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Carson pastor pleads guilty to $11 million in Medicare fraud

A Carson pastor pleaded guilty Monday to submitting more than $11 million in Medicare reimbursement through fraudulent clinics and by promising patients expensive equipment, according to the Department of Justice.

Charles Agbu, 58, of Carson, pleaded guilty to one count of conspiracy to commit healthcare fraud and one count of money laundering in U.S. District Court. 

Agbu, a pastor at Pilgrim Congregational Church, faces up to 20 years in prison and a $500,000 fine when he is sentenced in May.

Agbu admitted to owning Bonfee Inc., a fraudulent medical equipment supply company, and acknowledged that he paid patient recruiters to approach Medicare beneficiaries and convinced them to give him their Medicare information in exchange for specialized power wheelchairs, officials say.

Agbu would then bill Medicare officials for the wheelchairs without delivering them to his clients. He also admitted to paying for fake prescriptions and other fraudulent documents in order to be able to continue  billing Medicare for medical equipment, authorities say.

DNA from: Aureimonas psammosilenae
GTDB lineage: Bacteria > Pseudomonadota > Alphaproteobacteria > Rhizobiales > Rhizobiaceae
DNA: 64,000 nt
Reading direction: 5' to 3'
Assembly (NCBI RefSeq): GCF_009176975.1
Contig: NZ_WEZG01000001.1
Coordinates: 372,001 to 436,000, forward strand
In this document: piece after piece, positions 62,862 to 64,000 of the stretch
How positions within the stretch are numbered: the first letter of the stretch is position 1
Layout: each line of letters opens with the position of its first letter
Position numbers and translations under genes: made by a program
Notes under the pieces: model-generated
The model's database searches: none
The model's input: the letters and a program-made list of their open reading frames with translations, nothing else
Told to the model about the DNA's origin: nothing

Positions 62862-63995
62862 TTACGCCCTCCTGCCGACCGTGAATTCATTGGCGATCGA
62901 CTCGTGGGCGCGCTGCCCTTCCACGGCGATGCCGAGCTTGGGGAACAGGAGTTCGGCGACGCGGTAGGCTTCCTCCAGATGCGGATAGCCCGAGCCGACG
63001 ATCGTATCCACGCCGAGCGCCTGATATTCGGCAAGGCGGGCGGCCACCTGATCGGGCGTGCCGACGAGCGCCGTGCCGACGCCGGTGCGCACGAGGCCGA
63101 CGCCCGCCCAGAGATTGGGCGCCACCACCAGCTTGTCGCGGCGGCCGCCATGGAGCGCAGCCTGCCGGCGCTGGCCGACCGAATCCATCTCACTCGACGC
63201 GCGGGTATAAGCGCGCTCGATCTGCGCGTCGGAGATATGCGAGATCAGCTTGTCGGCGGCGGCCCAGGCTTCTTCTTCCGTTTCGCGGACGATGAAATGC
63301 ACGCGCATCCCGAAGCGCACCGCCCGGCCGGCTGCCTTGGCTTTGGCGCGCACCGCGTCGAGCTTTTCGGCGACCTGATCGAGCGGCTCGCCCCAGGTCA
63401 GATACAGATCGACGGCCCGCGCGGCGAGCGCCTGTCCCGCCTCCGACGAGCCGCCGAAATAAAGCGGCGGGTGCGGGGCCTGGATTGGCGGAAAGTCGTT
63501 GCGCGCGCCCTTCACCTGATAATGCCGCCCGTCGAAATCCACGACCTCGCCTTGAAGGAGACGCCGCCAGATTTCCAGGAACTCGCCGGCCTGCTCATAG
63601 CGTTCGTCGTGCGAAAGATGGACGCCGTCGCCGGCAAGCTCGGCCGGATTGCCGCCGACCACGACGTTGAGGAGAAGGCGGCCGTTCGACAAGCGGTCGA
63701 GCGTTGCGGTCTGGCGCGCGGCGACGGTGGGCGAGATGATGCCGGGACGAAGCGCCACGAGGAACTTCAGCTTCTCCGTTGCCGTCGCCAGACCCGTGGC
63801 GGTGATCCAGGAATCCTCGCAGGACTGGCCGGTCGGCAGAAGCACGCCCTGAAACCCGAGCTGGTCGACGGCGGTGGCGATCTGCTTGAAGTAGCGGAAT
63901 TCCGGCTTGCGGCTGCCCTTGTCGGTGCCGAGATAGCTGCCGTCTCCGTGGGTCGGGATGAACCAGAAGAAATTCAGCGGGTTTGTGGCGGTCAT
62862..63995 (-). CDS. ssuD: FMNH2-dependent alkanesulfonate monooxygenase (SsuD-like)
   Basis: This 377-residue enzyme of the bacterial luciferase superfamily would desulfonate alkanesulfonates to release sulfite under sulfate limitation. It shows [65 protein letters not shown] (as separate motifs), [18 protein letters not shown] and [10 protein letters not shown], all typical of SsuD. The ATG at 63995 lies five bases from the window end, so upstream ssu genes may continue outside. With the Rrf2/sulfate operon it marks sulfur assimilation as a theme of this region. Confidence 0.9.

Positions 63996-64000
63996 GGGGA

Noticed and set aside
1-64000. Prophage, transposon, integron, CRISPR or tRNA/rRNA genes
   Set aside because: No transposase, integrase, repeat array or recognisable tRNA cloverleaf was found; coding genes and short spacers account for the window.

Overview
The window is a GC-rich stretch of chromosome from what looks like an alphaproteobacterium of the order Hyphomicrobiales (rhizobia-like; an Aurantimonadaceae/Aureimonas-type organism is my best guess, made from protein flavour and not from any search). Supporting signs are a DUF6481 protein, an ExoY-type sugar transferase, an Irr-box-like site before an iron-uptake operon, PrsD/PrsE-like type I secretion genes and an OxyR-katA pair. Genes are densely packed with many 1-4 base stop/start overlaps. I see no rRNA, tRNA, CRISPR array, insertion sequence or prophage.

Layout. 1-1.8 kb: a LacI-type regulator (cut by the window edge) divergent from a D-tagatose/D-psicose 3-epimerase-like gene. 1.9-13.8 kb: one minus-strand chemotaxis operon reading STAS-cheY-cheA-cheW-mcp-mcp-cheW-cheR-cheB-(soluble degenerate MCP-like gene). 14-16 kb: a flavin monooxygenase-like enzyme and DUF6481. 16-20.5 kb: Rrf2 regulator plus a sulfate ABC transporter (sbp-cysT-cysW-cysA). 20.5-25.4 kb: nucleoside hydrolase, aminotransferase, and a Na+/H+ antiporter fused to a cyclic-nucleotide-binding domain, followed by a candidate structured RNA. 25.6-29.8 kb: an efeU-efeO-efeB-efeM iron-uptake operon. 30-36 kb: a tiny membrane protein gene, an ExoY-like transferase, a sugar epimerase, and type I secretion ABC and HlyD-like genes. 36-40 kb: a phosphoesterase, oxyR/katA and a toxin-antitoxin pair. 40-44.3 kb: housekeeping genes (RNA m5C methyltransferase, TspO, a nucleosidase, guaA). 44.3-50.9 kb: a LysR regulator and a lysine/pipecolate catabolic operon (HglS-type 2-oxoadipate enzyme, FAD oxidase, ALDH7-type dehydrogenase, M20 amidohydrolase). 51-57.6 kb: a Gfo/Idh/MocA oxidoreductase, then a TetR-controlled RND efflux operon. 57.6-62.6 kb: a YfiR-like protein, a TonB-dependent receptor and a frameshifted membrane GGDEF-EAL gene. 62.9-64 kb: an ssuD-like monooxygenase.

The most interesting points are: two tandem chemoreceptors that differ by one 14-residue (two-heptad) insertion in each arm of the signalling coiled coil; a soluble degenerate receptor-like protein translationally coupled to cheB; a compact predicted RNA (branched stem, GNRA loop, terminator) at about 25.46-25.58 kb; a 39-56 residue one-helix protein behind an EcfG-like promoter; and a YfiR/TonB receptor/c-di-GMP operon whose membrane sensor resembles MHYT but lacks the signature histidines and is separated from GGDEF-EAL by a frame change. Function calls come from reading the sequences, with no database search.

Dr. Juan Tomas Van Putten, a doctor whom Agbu paid $100 to $400 each for fake prescriptions pleaded guilty in November to conspiring to commit Medicare fraud. Van Putten, who is scheduled to be sentenced in March, faces a maximum sentence of 10 years in prison and a $250,000 fine.

Other co-defendants - Dr. Emmanuel Ayodele, Alejandro Maciel, Candalaria Estrada and Charles Agbu’s daughter, Obiageli Agbu - are scheduled for trial in February.

The case was brought by the Medicare Fraud Strike Force, a special unit of investigators launched in May 2009 by the Justice and Health and Human Services departments.

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-- Wesley Lowery

 
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